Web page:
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20 years after

By Messenger Staff
Friday, April 10
20 years have passed since April 9, 1989. On that simultaneously tragic and glorious day the Soviet Army massacred 19 peaceful demonstrators, mainly women, in front of the current Parliament building. The Soviets used shovels, poison gas and bullets against Georgians demanding separation from the USSR.

In fact this was the beginning of the end of the Empire of Evil. One very popular slogan then was “Down with the Rotten Russian Empire.” Demonstrations demanding such things were absolutely unacceptable for the Soviet leadership and therefore they did not propose or hold dialogue, which presumably would have been possible in those circumstances.

The Kremlin decided to punish disobedient Georgians and let this serve as a lesson for others. Red Army regiments, some of which had returned from Afghanistan just a few days before, fulfilled their bloody mission of trying to suppress the patriotic feelings of the population, killing innocent people, but in vain. The end result was just the opposite. The Soviet system, its Army and its ideology were discredited once and for all.

April 9 became a symbolic date for all the Soviet nations struggling for their independence. No negotiations or dialogue with the Soviets had become possible. That is why the current opposition symbolically and deliberately chose this date for their demonstrations, saying the same situation now exists in Georgia.

The radicalism of the non-Parliamentary opposition has been very much determined by the radicalism of the authorities themselves. Until recently the Rose Revolution administration ignored the possibility of conducting dialogue or cheated and manipulated any discussions that were held, say the opposition. Therefore there is now no trust between the sides, and trust is a prerequisite of holding dialogue.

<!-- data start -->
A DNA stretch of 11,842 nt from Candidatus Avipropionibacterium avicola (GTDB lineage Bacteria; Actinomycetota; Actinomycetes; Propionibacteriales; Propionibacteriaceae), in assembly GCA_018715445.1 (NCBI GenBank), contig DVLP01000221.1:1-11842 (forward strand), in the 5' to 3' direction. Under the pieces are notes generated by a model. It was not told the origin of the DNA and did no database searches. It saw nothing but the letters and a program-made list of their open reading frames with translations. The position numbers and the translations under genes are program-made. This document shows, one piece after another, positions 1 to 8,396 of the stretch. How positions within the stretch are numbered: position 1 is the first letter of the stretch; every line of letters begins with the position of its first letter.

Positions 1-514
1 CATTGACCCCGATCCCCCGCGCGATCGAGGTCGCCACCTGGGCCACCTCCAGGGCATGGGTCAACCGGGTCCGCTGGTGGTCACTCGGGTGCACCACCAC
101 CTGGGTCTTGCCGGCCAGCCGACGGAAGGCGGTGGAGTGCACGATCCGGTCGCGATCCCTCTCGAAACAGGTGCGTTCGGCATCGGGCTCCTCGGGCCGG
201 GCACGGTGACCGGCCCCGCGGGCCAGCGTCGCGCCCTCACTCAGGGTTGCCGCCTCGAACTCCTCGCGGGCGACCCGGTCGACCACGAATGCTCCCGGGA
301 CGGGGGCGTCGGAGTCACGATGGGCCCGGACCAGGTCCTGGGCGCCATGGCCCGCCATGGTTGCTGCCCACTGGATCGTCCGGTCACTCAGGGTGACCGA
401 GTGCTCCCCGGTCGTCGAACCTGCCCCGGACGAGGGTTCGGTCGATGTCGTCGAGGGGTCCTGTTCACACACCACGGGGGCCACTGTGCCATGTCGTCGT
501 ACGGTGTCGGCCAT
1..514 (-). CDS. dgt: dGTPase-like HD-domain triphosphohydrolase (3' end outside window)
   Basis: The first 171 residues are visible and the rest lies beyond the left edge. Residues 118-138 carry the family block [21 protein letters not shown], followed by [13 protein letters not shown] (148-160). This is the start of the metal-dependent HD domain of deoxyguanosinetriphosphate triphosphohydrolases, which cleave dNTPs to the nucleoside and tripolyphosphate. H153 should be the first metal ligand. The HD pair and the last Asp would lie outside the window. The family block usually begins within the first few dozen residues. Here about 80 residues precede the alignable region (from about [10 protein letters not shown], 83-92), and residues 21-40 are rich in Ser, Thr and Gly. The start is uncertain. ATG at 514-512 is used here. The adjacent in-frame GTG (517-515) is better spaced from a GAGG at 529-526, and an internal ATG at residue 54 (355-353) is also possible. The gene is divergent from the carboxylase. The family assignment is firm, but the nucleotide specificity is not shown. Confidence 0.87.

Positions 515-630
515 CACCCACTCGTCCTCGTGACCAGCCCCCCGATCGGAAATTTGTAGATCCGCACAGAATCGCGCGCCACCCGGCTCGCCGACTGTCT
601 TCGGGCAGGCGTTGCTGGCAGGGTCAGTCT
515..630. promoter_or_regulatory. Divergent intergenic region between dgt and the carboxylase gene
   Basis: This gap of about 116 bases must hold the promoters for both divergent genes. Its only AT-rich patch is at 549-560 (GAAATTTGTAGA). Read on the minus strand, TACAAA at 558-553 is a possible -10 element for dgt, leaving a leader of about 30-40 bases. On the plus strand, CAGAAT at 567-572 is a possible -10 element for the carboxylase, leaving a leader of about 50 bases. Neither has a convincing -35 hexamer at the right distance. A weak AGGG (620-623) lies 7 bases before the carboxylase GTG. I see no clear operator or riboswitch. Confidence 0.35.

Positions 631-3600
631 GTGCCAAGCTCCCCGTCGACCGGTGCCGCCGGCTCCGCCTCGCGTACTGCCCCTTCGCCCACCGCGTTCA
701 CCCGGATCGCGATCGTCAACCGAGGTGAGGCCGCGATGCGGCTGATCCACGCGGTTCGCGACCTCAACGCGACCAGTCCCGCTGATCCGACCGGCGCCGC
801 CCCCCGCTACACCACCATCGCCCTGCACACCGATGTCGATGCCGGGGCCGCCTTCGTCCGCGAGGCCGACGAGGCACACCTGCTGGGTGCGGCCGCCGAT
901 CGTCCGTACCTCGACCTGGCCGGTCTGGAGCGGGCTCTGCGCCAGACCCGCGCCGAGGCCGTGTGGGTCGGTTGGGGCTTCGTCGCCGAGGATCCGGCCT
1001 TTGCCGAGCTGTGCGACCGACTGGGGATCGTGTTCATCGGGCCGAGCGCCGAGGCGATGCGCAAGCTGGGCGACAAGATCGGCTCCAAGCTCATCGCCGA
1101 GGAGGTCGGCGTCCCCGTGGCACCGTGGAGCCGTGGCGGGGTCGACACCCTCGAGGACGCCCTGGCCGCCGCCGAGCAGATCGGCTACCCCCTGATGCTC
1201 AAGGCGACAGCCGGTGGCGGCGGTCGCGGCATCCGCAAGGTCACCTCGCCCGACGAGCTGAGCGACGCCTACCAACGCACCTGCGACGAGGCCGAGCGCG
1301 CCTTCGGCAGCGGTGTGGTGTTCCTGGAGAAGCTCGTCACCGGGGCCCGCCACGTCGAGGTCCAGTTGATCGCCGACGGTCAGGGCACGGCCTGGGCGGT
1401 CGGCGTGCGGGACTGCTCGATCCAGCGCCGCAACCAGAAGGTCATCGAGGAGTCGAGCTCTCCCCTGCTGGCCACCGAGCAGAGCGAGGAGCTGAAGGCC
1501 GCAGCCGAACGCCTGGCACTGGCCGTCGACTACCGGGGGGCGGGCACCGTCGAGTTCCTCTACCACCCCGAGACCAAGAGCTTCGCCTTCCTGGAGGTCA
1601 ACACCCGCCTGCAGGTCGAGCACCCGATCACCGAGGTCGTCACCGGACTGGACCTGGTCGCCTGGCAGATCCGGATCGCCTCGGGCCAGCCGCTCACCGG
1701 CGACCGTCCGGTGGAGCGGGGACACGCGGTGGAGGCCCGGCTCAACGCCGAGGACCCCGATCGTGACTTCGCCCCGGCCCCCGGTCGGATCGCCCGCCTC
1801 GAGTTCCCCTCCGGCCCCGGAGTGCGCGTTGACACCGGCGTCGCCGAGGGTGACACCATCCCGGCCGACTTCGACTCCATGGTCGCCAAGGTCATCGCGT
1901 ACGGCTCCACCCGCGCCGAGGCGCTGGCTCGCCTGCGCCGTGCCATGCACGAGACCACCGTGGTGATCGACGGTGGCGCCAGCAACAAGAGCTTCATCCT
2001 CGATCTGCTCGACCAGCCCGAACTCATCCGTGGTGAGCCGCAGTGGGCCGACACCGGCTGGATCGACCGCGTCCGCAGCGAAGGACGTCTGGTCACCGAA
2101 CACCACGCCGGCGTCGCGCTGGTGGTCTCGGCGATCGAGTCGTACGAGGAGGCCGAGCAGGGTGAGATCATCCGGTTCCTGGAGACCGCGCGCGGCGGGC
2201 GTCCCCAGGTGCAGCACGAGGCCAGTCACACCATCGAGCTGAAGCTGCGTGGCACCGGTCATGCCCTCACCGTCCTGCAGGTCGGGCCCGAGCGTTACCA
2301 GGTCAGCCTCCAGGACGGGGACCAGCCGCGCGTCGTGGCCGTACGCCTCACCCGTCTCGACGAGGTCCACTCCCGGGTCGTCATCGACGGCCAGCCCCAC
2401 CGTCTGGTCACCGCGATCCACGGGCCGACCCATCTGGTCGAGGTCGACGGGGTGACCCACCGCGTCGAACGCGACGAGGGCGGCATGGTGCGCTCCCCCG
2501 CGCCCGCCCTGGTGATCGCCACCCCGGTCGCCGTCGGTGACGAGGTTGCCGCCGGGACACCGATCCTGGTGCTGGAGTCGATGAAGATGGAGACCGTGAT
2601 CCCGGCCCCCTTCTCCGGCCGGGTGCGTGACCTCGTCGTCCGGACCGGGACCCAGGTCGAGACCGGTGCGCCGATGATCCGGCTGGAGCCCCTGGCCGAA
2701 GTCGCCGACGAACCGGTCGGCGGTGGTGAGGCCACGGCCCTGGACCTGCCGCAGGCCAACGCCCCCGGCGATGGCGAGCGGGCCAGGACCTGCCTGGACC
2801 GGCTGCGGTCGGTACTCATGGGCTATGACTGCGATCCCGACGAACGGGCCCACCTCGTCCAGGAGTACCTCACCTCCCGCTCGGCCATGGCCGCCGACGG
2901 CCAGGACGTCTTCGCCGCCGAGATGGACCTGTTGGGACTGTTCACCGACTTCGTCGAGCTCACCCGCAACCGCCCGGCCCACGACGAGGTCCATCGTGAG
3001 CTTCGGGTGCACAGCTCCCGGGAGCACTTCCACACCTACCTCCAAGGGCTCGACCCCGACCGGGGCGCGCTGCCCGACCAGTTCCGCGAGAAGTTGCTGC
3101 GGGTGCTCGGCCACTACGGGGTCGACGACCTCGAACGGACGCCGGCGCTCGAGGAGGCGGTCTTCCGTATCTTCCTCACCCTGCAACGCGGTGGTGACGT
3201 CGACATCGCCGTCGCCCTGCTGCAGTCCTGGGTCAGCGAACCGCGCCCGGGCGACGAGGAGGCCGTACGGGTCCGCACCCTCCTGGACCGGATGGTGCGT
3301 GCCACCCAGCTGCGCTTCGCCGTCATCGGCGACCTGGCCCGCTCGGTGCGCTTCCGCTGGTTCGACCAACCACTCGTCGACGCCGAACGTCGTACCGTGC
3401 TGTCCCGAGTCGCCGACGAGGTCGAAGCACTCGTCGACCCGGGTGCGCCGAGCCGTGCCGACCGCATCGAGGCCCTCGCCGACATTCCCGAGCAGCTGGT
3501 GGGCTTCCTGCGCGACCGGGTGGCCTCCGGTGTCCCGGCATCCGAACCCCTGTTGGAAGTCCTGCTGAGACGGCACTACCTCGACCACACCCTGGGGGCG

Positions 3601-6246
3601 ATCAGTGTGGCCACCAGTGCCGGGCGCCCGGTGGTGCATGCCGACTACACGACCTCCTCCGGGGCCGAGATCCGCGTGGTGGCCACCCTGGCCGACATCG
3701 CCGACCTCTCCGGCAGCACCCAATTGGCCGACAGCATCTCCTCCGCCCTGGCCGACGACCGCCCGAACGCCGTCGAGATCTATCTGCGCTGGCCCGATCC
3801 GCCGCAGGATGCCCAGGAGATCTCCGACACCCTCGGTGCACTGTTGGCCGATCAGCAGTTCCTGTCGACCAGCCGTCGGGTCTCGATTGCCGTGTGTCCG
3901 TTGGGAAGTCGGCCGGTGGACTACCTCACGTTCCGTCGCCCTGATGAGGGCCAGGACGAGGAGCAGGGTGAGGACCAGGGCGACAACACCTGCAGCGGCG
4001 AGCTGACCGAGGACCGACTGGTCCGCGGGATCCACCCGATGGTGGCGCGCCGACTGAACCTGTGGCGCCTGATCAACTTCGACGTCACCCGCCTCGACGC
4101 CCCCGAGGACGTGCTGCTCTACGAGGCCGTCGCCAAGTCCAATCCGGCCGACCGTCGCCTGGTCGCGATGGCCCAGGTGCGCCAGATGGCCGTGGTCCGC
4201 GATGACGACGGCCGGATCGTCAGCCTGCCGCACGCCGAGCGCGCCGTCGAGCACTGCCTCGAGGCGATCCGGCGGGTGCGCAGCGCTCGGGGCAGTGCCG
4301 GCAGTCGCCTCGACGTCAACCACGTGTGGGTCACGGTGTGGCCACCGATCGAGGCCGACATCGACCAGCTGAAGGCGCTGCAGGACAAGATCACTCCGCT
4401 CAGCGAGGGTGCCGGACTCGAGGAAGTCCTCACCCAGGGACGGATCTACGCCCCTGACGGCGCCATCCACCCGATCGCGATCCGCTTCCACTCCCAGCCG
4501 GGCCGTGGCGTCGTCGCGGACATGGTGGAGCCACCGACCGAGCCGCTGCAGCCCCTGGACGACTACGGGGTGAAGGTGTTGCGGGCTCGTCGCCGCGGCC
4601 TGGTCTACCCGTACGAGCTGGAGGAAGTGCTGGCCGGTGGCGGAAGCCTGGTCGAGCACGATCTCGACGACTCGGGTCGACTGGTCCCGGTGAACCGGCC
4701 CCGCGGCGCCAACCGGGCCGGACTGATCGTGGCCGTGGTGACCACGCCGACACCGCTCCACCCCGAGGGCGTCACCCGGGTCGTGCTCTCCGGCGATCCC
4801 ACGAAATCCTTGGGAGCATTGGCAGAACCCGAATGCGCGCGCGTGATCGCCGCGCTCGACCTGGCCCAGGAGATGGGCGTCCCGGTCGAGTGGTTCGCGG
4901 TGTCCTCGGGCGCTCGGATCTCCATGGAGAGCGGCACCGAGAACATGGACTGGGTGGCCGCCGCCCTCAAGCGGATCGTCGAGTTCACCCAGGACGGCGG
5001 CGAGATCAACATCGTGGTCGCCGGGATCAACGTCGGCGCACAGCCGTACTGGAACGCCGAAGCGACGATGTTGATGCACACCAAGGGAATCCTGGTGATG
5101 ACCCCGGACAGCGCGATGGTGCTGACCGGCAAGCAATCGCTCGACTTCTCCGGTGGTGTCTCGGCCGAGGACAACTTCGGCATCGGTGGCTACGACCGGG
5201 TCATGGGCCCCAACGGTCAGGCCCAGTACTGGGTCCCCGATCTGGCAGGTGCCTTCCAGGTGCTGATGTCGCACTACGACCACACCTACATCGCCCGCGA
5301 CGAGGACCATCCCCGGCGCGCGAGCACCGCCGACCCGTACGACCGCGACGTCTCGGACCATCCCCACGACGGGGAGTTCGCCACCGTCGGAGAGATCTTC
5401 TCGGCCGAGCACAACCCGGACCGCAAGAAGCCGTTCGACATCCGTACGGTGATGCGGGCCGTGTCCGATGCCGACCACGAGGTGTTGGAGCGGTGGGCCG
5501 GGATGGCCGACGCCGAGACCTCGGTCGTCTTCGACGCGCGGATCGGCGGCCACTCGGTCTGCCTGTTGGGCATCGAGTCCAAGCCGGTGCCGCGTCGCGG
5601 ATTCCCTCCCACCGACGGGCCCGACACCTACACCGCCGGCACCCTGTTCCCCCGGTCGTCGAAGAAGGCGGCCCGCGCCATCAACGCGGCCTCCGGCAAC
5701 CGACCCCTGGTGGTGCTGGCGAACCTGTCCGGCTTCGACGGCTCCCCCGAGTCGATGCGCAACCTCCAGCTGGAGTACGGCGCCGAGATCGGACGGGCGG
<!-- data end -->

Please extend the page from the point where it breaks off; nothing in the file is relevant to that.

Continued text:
Radicalism, when once introduced into politics, is very difficult to remove. One of the Rose Revolutionaries, a former MP, once said that “today we are in power and we do what we want, when you come into power you will do what you want.” This formula was supported by another: “we don’t want opposition,” a phrase of President Saakashvili.

The past 20 years have been pretty hard for Georgia. It has had to meet many challenges, most of them presented by Russia’s neo-imperialistic policy. The biggest of these were the August 2008 Russian attack and its occupation of 1/5 of our territory. However Russia’s ambitions are not limited to occupation only. It wants its ‘sphere of interest’ to spread over the entire South Caucasus although US President Obama has stated his opposition to this idea.

One of the most significant events in these past 20 years was the Rose Revolution, which by many within and outside Georgia was understood as a big impulse towards further democratic development. However unfortunately, as history has proven, nothing good has ever resulted from any revolution in any country whatsoever. The Saakashvili administration has disappointed its supporters and frustrated their hopes. Whatever excuses can be made for it, 1/5 of Georgia’s territory is occupied by the enemy. There have been many anti-democratic moves by the administration, such as using riot police against peaceful demonstrators, raiding independent Imedi TV, abusing human rights, conducting very controversial elections with lots of shortcomings, and so on. We can safely say that the overall situation in the country is not a fulfillment of the rosy promises of the revolutionaries.

Many former key Saakashvili allies, who conducted the revolution with him, are now in opposition. But there are lots of problems with the opposition as well. They are united only by the negative slogan “Saakashvili must resign.” They don’t have a clear cut, constructive, united programme. The opposition does insist on institutional change, such as reforming the election code and court system, and this is a positive thing, but what they will do about everything else remains obscure, for the opposition themselves as well as the voting public.

The country is in confrontation, and the only way forward from here, it seems to us, is for both sides to step back and dream a little. If Saakashvili calls snap Parliamentary elections and conducts them in a genuinely really fair and democratic way, and if the opposition agrees to drop its demand for the immediate resignation of Saakashvili and snap Presidential elections to follow, the country might not be the loser. Otherwise there is great possibility it will be.